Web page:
Deflation has emerged as a real concern as the economic realities require more understanding. My personal views were the potential of inflation in the medium longer term and interimly being really concerned about deflation because of the credit consequences. Trust me when I say we as the broad public should be terrified of deflation.
The question's arise as consequences of things becoming much cheaper i.e. oil and consumerables and the knock on effects of company failures, employment and wage cuts.....we have seen already how this has effected the sporting community and thier incomes.
This article comes from a newsletter I receive and I deliberately left a couple of responses at the end to give you a tone for type of response/s.
Are we again crying wolf on inflation risk in pandemic response?
Now is too soon to worry about inflation from a public policy perspective given the immediate humanitarian need for disaster relief. Many millions of newly unemployed people need cash now to pay bills and just to buy food for themselves and their families. Hesitating to provide help now because of worries about inflation later would be beyond the pale.
Now is too soon, also, to expect to see a rising Consumer Price Index (CPI). Rising unemployment and precautionary savings are currently exerting downward pressure on inflation. Longer term, however, exploding deficits, soaring debt levels, and money printing raises the risk of a toxic bout of inflation. Investors should consider the opportunity provided by declining inflation expectations to diversify into newly cheap inflation-hedging assets.
Falling employment is deflationary
A shocking number of people are losing their jobs. Approximately 17 million people across the United States filed for unemployment insurance during the three weeks ended 4 April 2020, representing almost 11% of the 150 million people working in the US in March (FRED, 2020). Add expected new claims for the week of April 11, and the unemployment rate is likely near 15% and climbing fast. Layoffs and furloughs will continue in coming weeks.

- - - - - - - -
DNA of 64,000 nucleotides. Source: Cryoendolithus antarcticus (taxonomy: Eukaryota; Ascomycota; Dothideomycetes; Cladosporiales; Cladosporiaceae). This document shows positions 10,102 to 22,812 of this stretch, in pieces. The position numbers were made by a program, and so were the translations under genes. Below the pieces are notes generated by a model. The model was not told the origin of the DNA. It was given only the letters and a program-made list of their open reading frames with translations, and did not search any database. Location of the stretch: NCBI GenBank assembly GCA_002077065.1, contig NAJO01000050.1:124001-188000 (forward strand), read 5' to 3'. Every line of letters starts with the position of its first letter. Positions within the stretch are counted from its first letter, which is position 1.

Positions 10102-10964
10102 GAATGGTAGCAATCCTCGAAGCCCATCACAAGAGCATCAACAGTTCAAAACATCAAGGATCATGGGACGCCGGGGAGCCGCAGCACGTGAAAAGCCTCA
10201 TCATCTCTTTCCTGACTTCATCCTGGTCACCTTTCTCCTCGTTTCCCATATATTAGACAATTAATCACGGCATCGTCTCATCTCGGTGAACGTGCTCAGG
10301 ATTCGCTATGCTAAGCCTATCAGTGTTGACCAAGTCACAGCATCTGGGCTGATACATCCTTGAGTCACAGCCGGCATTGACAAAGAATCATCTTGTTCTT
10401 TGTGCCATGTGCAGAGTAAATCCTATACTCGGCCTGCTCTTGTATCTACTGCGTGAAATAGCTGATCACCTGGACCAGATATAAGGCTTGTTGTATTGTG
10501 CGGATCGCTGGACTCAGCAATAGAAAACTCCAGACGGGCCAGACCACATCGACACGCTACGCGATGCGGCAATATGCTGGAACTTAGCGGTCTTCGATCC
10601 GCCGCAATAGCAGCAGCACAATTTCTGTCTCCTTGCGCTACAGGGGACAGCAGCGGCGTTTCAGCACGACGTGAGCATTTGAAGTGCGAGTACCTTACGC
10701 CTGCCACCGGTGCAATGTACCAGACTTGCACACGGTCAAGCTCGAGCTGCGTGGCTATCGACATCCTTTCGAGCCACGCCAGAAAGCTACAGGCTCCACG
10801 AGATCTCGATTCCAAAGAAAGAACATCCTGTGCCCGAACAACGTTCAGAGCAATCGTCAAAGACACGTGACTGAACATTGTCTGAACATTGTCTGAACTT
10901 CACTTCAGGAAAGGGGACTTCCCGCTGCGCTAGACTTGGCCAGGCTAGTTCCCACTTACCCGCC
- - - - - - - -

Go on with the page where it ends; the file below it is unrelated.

In Australia, the Treasurer Josh Frydenberg has conceded that unemployment will rise to 10% in the three months to June 2020, up from 5.1% in February. The sight of long queues of newly unemployed people at Centrelink offices was a major factor in the massive size of Australia’s stimulus package.
When people lose their jobs, they must immediately cut back discretionary spending. More important, those who keep their jobs reduce spending to increase precautionary savings. This sudden decline in spending reduces aggregate demand more than aggregate supply and thereby puts downward pressure on the prices of goods and services.
We must act. Fiscal stimulus is a necessary humanitarian effort to keep our economy functioning through this COVID crisis. By propping up aggregate demand, we aim to prevent a larger than necessary decline in economic output. Failing to do so would risk a depression and profound human suffering.
When tax receipts tumble and government spending soars, deficits explode. Consider tax collections. Income and employment tax receipts are falling alongside declining employment. Sales tax receipts are falling in line with lower spending. Capital gains tax receipts are falling because stock prices have dropped.
How much new debt will be created in the US? Goldman Sachs estimates that the combination of already enacted fiscal stimulus along with additionally required disaster relief legislation will raise America’s deficit to $3.6 trillion this year and $2.4 trillion next year for a total of $6.0 trillion over just these two years (Rosenberg, 2020). Given that the United States was already on track for $1 trillion annual deficit before the COVID crash, that’s a tripling of its deficits.
Who will buy all of this new debt? The Fed will.